In accordance with one preferred embodiment of this invention the nozzles are of the type sold by Bete Fog Nozzle, Inc. of Greenfield, Mass. Similar devices of other manufacturers may, of course, be utilized.

The cooling liquid is provided from a supply (not shown) to each of the cooling assemblies via a respective conduit 62, a flow control valve 64, and a flow indicator 66. Each flow control valve 64 is a conventional modulating device arranged toreceive electrical control signals to establish the liquid flow rate (e.g., gallons/minute) therethrough. The electrical control signals are provided to the valves 64 via respective control lines 68 from a controller 70 so that the flow rate of liquidto each cooling assembly may be individually adjusted or controlled to expedite the cooling of the furnace. Each flow rate indicator 66 is a conventional device which is arranged to provide an electrical signal output indicative of the rate of flow ofthe liquid therethrough. The electrical signals from each flow rate indicator 66 are provided via respective control lines 72 to the controller 70.

The controller 70 is any conventional device, e.g., a microprocessor, arranged to receive and provide the control signals for operating the system 20.

The cooling gas is provided from a supply (not shown) to each of the cooling assemblies via a respective conduit 74 and pressure regulating filter 76. Each pressure regulating filter is a conventional device arranged to manually establish andmaintain the a desired pressure, e.g., between 80 and 100 psi or higher, of the gas flowing therethrough, while also filtering out or otherwise trapping any debris. Each filter 76 is connected in the conduit 74 upstream of the gas header 60 of eachcooling assembly.

In accordance with a preferred embodiment of this invention each of the cooling zones established by the cooling system 20 is individually monitored for individual temperature control. To that end each cooling assembly includes its owntemperature sensor 78 which is mounted in the hood 44 of the associated shroud. Each temperature sensor is a conventional device which is arranged to provide an electrical signal representative of the temperature within the shroud via an associated line80 to the controller 70. The controller 70 uses this signal to effect the control of the cooling assembly for that zone.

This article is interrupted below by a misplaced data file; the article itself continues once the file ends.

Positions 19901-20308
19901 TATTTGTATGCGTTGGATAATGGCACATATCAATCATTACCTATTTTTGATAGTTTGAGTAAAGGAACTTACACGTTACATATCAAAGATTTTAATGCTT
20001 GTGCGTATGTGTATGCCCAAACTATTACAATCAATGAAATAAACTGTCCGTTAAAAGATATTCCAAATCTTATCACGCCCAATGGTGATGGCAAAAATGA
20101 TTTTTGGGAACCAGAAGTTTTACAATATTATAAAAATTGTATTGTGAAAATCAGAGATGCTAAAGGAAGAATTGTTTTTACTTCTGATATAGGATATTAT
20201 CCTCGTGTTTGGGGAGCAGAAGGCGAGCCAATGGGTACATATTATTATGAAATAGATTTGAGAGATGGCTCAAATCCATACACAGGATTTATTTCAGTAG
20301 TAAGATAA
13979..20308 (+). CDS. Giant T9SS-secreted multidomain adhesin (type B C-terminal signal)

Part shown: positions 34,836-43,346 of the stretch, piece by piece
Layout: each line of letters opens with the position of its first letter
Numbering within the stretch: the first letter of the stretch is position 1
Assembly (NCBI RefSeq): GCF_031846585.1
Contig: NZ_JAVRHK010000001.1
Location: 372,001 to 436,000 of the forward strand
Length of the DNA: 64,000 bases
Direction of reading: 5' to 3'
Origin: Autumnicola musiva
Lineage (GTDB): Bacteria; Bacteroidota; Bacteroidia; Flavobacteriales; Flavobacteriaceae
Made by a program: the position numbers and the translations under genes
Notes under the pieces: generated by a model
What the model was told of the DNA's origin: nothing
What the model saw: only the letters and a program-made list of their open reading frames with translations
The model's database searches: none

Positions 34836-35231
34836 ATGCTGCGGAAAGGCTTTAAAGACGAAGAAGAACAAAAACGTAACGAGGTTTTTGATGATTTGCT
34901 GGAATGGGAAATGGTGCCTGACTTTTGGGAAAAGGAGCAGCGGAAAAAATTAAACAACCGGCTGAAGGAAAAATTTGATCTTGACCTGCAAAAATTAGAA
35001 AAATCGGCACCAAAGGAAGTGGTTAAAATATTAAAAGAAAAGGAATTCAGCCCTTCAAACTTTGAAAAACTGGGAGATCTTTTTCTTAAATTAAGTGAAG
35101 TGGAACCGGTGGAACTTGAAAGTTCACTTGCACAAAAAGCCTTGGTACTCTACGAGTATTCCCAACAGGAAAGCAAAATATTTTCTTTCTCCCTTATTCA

As should be appreciated by those skilled in the art, the foregoing temperature feedback feature enables each zone to be cooled according to its own requirements. Moreover, since the system 20 utilizes a closed loop feedback system to enable theamount of cooling liquid and gas to be varied, the furnace shell can be maintained at a uniform or desired controlled temperature. Further still, if any zone requires cooling, such action can be readily accomplished automatically.

As mentioned earlier, the system 20 includes a heat exchanger. This unit is a conventional device 82 which serves to receive the vaporized liquid, e.g., steam, carried from the cooling assemblies by their respective ducts 42. The heat exchanger82 is arranged to condense those vapors into liquid for recycling back to the cooling assemblies or for collection by some other means (not shown). The use of the condenser is not mandatory. Thus, the vapors produced by the system 20 can be released tothe ambient atmosphere, if appropriate.

As should be appreciated from the foregoing, the subject cooling system offers numerous advantages over the prior art, such as those features discussed heretofore. In addition the system 20 provides a measure of safety to allow operation of thefurnace in an emergency situation wherein the air cooling fan is not operating. In such a case the cooling system can still function to some degree by virtue of the cooling effect of the atomized liquid.

Without further elaboration the foregoing will so fully illustrate our invention that others may, by applying current or future knowledge, adopt the same for use under various conditions of service.